• Finally, the big bad wolf. Stop reproducing so much. How is infinite growth in a finite space sustainable? IT'S NOT. IT WON'T WORK INDEFINITELY. The whole population, at some time, will be paying the piper on this one. Guaranteed. The problem is, I guess we all have to decide to not be the fecund beings we are, since involuntary sterilization would cause a riot bigger than the Civil War. Of course, a massive die-off due to overpopulation may also cause a riot. Which path will we choose?
Okay! Time to start throwing the tomatoes! I'm ready to duck or debate!

6 comments:

ha1ku said...

Most of your opinions sound reasonable. I only I hope that you express your opinions not only here, but are also expressing them directly with your local government, etc.

william said...

My main problem with your post is the spelling. Proper use of to, too, and two is important (1st point). There and their are also distinctly different (9th point).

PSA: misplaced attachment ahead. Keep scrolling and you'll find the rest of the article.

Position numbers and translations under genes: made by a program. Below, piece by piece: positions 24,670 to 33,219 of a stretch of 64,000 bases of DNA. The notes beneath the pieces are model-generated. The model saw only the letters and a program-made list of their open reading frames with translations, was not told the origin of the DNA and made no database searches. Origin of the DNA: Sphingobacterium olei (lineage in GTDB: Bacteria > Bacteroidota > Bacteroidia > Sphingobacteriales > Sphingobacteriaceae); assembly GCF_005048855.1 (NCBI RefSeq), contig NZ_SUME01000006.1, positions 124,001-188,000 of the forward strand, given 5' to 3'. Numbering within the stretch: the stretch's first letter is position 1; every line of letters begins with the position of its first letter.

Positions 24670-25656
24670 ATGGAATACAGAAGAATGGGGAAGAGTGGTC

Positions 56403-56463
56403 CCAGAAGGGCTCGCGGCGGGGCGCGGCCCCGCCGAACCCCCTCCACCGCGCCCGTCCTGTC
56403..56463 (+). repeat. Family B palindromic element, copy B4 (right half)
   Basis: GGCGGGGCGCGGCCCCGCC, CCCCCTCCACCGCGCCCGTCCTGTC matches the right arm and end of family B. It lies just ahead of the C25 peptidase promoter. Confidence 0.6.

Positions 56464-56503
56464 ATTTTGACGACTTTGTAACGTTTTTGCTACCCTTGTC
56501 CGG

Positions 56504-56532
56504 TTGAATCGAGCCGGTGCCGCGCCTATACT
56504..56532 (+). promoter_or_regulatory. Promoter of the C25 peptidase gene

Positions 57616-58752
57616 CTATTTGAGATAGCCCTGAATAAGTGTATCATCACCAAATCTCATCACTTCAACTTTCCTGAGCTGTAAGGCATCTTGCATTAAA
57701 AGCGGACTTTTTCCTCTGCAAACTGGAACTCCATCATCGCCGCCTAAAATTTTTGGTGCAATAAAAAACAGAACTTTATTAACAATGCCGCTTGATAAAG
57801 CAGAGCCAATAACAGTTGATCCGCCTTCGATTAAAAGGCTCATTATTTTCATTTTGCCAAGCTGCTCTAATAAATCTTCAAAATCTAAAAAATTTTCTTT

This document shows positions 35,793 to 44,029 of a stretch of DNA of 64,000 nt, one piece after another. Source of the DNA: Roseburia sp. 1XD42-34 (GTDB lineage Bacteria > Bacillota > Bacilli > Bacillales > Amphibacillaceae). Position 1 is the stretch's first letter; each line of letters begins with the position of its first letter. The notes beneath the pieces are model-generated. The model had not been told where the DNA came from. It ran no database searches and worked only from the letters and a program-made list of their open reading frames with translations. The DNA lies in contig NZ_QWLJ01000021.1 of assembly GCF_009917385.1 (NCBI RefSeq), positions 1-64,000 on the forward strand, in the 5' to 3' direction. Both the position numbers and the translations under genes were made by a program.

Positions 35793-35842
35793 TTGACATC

Now to the meat and potatoes. Your last point directly conflicts with the part of the third point that references reproductive freedom. You cannot have both.

I also am curious about the nuclear power part. Can you reconcile the long term dangers of the nuclear waste with the short term dangers of coal fired power plants? It seems to me that we have to choose our poison. There is no way to do without both. Sure there is wind, solar, and hydroelectric power but, up till now, they have not proven to be a cost effective means of replacing the current methods of generating power and I personally believe that it will be a long time before they are effective as anything other than a supplemental means of energy production. Maybe we can develop a viable energy source that will be practical and we will no longer need the current methods.